Chicago — Attorney General Lisa Madigan today urged distressed borrowers to call on her office to help determine if they are eligible for relief under the $25 billion national foreclosure settlement with the nation’s five largest bank mortgage servicers, which was filed this morning in federal court.
“I can’t stress enough how important it is to make the call for help,” Madigan said. “Whether you are eligible under this settlement or another assistance program, we want to connect you with the free, legitimate resources available for distressed borrowers.”
Today’s filing is the next critical step in formalizing the settlements reached with Bank of America, JPMorgan Chase, Wells Fargo, Citibank and Ally Bank, formerly GMAC, over allegations of widespread “robo-signing” of foreclosure documents and other fraudulent practices while servicing loans of struggling homeowners. Last month, Madigan joined U.S. Attorney General Eric Holder, U.S. Housing and Urban Development Secretary Shaun Donovan and her counterparts in Washington, D.C., to announce the agreement had been reached with the five servicers following months of joint investigations and negotiations.
The national settlement is the largest settlement ever obtained through joint action of state attorneys general and the federal government. It is estimated to provide more than $1 billion in relief for Illinois borrowers who fit into one of three categories: 1) Borrowers who have lost their homes, 2) Homeowners who are still in their homes but at imminent risk of defaulting on their mortgages or behind on their mortgage payments and 3) Borrowers who are current on payments but underwater.
Attorney General Madigan urged consumers seeking more information to contact her Homeowner’s Helpline, (866) 544-7151, or visit her website, www.illinoisattorneygeneral.gov/consumers/bankforeclosuresettlement.html. Borrowers can also visit www.NationalForeclosureSettlement.com.
Madigan said borrowers also should contact their mortgage servicer to obtain more information about specific loan modification programs and whether they qualify under terms of this settlement.
Participating Mortgage Servicer Consumer Numbers:
Bank of America: 1-877-488-7814
Wells Fargo: 1-800-288-3212
In addition, Madigan said there is help available from the Independent Foreclosure Review through the Office of the Comptroller of the Currency and the U.S. Department of Treasury. Borrowers whose primary residence was involved in a foreclosure process between Jan. 1, 2009 and Dec. 31, 2010, may qualify for a free Independent Foreclosure Review to determine if they are eligible for compensation because of errors or other problems during their home foreclosure process. All Requests for Review must be submitted online or postmarked no later than July 31, 2012. For more information, visit http://www.independentforeclosurereview.com or call 1-888-952-9105.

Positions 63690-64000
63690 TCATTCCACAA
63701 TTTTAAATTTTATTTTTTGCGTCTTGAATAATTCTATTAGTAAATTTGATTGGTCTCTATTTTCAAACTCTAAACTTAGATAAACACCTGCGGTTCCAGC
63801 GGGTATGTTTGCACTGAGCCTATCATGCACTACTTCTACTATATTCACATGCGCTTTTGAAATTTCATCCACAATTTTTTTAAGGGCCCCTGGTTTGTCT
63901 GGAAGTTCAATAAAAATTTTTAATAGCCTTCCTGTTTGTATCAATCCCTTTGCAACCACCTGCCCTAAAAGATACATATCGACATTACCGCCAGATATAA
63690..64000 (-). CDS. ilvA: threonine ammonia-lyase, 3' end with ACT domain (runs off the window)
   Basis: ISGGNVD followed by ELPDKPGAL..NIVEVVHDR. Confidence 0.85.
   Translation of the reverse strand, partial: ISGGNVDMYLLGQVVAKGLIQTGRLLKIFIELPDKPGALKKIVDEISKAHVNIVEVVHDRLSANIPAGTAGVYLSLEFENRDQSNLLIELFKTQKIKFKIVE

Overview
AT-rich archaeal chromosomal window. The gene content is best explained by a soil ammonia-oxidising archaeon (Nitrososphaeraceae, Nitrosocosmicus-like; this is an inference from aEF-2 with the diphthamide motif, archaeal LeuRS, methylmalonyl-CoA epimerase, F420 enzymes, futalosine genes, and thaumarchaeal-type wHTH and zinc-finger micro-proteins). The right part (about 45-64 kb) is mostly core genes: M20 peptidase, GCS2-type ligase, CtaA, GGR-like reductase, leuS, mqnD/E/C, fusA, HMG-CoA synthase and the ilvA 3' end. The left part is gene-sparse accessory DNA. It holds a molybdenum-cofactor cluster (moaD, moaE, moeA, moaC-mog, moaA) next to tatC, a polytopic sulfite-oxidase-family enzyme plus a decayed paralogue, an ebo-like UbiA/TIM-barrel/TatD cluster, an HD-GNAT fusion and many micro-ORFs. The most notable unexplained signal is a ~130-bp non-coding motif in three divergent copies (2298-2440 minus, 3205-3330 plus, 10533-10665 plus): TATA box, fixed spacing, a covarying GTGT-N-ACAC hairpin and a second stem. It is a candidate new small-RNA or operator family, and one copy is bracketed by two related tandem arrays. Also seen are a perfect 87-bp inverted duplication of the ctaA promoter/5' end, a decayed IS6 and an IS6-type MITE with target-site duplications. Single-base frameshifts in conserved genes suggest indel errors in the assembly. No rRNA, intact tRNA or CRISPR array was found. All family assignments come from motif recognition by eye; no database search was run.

Already, more than 3,000 borrowers have contacted Madigan’s office to determine whether they may be eligible for help under the settlement. Madigan noted that under the agreement, an independent monitor has been established to oversee the terms of the settlement and importantly, to ensure that the banks comply.
Madigan noted that the settlement does not grant the banks any immunity from criminal offenses nor does it prevent homeowners or investors from pursuing individual, institutional or class action civil cases against the five banks. The state attorneys general and federal agencies will continue to investigate and pursue other aspects of the mortgage crisis, including securities cases. In Illinois, Attorney General Madigan already has filed lawsuits against Wells Fargo, Standard & Poor’s and Nationwide Title Cleaning Inc., as part of her aggressive efforts to hold financial institutions accountable for their part in the housing crisis and the country’s economic collapse.
“This settlement does not mark either the beginning or the end of our work to hold banks and other institutions accountable for the destruction they’ve caused our families, communities and country, but it is a warning to financial institutions that there are consequences for engaging in practices that jeopardize the stability of our communities and our economy,” Madigan said.